AMD Radeon Gallium3D Starting To Out-Run Catalyst In Some Cases
Written by Michael Larabel in Display Drivers on 12 February 2013. Page 5 of 5. 55 Comments

Warsow 1.0 wouldn't run on Ubuntu 10.04 LTS, but going from Ubuntu 12.04.1 LTS to Ubuntu 13.04 shows a very big jump in performance for the open-source AMD Linux graphics driver.

When running Xonotic with low quality settings, the frame-rate for the Nexuiz successor has more than doubled when going back to Ubuntu 10.04 LTS with its old Mesa Radeon R600 driver. The biggest improvement though came from Ubuntu 10.04 LTS to Ubuntu 12.04 LTS while there's still a nice jump when continuing to Ubuntu 13.04. When Mesa 9.1 is incorporated into Ubuntu 13.04, the performance might edge even higher.

The Catalyst driver controlling the Radeon HD 4830 is still faster when running Xonotic with high quality settings, but the open-source Radeon Linux driver is closing in on the binary blob.

Coming up next will be more benchmarks comparing Ubuntu Linux releases going back several years. The AMD Radeon X1000 series using the very old Catalyst driver that still offered R300/R500 support will be benchmarked too against the modern day open-source Linux graphics driver.

While the open-source Radeon Gallium3D driver is being more competitive with -- and in some cases out-running -- the Catalyst binary driver, AMD's proprietary driver still has much better OpenGL support (GL 3.2/3.3 and OpenGL 4.0/4.1/4.2), better OpenCL/GPGPU, and other features yet to be matched by the open-source Linux driver. Additional Phoronix tests will explore other areas and hardware where the open-source driver may be evolving to be a bigger competitor to Catalyst.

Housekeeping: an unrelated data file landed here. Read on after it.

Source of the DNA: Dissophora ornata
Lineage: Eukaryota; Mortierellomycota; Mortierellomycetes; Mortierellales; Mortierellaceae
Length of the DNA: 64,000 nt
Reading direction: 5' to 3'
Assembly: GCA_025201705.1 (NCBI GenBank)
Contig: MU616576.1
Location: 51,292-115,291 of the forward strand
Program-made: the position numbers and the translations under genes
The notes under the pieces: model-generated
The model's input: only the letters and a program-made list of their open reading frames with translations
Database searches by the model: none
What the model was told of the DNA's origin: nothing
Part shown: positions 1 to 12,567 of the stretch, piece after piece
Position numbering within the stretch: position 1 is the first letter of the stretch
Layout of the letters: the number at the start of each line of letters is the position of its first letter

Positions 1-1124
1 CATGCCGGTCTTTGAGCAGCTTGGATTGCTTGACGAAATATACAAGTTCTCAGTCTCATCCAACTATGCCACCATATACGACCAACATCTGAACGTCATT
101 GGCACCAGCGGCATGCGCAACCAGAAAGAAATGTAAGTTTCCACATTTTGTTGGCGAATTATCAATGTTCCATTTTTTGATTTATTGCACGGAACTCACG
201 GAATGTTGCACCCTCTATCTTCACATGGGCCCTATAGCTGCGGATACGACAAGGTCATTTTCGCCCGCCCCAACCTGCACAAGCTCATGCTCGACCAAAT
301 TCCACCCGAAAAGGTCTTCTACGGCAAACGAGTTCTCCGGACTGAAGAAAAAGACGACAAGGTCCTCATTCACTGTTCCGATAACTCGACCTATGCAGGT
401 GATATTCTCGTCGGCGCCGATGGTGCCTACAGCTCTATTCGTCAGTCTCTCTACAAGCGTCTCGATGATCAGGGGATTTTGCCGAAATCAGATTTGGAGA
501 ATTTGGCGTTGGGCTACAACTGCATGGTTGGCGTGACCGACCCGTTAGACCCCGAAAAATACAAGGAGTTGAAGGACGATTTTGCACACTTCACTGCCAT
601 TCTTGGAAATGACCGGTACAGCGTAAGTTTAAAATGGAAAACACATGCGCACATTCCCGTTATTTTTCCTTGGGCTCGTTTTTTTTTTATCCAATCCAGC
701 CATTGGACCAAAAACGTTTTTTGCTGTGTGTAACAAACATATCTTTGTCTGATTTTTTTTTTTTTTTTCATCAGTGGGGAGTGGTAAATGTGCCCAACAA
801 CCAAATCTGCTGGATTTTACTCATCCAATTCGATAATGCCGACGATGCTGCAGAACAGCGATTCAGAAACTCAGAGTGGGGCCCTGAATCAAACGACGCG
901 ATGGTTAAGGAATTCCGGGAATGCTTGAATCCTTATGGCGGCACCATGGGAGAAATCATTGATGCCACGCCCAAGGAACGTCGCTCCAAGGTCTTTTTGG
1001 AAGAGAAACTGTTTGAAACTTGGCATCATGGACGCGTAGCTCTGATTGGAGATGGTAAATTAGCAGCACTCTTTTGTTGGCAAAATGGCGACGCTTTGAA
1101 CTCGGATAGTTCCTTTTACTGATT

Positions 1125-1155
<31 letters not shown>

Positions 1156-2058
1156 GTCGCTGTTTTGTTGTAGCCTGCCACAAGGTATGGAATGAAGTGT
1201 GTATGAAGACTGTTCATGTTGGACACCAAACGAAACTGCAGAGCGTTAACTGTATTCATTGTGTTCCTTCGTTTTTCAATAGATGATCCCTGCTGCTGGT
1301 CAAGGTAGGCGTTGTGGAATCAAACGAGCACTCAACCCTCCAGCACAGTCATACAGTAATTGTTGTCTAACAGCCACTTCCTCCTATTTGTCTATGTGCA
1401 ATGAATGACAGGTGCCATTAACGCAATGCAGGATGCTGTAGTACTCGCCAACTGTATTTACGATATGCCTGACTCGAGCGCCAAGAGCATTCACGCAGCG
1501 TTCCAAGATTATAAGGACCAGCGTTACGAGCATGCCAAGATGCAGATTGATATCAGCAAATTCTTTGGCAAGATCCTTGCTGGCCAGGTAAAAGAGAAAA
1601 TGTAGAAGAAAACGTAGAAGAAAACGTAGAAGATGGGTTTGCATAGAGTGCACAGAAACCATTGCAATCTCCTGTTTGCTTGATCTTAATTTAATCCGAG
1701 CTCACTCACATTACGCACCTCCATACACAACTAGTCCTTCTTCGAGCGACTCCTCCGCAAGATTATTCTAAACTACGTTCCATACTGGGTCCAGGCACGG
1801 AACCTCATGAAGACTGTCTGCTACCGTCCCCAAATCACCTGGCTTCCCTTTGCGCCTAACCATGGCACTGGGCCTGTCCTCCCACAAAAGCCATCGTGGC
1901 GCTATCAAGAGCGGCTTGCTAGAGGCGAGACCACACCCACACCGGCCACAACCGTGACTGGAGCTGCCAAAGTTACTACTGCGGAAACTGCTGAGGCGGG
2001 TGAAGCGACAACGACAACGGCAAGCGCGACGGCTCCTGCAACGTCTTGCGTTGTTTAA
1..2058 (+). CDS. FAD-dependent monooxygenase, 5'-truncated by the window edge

If you appreciate this testing that allows you and others within the Linux desktop community to make more informed hardware buying choices, please consider subscribing to Phoronix Premium or making a PayPal tip to allow these large, time-consuming hardware tests to continue.

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Michael Larabel is the principal author of Phoronix.com and founded the site in 2004 with a focus on enriching the Linux hardware experience. Michael has written more than 20,000 articles covering the state of Linux hardware support, Linux performance, graphics drivers, and other topics. Michael is also the lead developer of the Phoronix Test Suite, Phoromatic, and OpenBenchmarking.org automated benchmarking software. He can be followed via Twitter or contacted via MichaelLarabel.com.


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